Episode 7: DESIGN -OTHERS②-
Welcome back to the Tsuba Archives. We appreciate your interest in antique Japanese sword mountings.
From the previous time, we treat other designs. We hope you will also enjoy this chapter.
⑦Moon (月, Tsuki)
⑧Fan (扇, Ougi)
⑨Arrow (矢, Ya)
⑫Family crest (家紋, Kamon)
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The sun and the moon have been treated as objects of worship since ancient times. Some people considered them the symbol of authority. The moon pattern has various shapes depending on the waxing and waning of the moon: full moon, half-moon, crescent, or hazy moon. There is also the idea: as the moon changes its shape depending on its fullness, it represents growth and development. Moreover, the moon is a classic design that symbolizes autumn: the combination of a moon with rabbits, deer, autumn grass, waves, etcetera.
This motif has been favored as an auspicious pattern representing development and prosperity. During the Heian period (794-1185/1192), aristocrats enjoyed elegant plays with fans, and they appreciated the fan itself as a noble item. A fan has a characteristic shape, and it is called Suehirogari (末広がり) in Japanese. Based on the idea that this shape implies a perspective of the future, people appreciate this design. The fan pattern also represents wealth because it was once available only for high-ranked people. In addition, people enjoy drawing various motifs such as animals, plants, geometric patterns, and auspicious patterns on the fan surface. That might also be why the fan motif is popular.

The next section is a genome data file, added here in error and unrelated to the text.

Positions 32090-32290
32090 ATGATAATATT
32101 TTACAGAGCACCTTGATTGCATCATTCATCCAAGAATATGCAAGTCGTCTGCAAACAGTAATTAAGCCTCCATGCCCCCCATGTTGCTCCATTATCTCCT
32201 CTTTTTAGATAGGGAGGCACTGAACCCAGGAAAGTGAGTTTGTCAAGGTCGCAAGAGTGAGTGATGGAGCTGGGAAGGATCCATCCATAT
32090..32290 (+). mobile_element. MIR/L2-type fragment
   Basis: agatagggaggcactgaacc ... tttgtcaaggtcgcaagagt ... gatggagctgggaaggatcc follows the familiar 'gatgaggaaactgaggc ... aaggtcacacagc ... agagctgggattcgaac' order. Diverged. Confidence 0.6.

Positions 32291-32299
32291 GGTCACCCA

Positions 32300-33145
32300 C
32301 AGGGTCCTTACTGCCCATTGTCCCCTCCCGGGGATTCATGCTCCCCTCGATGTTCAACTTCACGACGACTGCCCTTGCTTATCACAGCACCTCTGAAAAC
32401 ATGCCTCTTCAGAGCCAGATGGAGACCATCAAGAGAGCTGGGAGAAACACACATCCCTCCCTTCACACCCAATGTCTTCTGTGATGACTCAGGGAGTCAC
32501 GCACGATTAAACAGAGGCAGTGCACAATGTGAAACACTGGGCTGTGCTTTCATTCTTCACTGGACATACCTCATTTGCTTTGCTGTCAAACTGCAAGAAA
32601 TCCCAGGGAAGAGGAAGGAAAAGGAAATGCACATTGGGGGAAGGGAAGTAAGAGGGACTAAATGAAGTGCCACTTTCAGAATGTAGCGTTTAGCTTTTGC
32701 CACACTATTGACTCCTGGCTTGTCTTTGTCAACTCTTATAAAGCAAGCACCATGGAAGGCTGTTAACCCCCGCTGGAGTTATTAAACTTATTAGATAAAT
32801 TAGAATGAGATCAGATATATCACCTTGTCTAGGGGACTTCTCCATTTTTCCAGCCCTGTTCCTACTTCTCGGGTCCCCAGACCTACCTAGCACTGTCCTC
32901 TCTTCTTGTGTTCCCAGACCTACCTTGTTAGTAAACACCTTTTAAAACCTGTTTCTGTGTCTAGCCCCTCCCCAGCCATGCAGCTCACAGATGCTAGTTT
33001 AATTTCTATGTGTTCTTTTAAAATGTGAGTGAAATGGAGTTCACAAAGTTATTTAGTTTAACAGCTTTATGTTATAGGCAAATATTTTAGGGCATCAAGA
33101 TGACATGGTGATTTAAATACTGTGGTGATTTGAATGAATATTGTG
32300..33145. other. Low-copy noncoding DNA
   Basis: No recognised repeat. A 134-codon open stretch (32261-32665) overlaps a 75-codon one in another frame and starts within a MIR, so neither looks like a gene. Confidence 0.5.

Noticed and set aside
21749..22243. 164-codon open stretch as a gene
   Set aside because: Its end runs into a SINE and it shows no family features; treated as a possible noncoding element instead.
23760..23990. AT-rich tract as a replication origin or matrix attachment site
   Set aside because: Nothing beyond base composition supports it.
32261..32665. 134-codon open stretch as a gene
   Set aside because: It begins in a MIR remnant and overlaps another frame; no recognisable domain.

Since ancient times, arrows have been used as a weapon, which is the original purpose of this item. Additionally, each home displayed decorated arrows wishing that it would exorcize evil spirits in the house. This talisman is called the Hama-Ya (破魔矢) in Japanese, and this custom is still kept today. As an arrow goes straight forward powerfully, lots of Samurais loved the arrow pattern.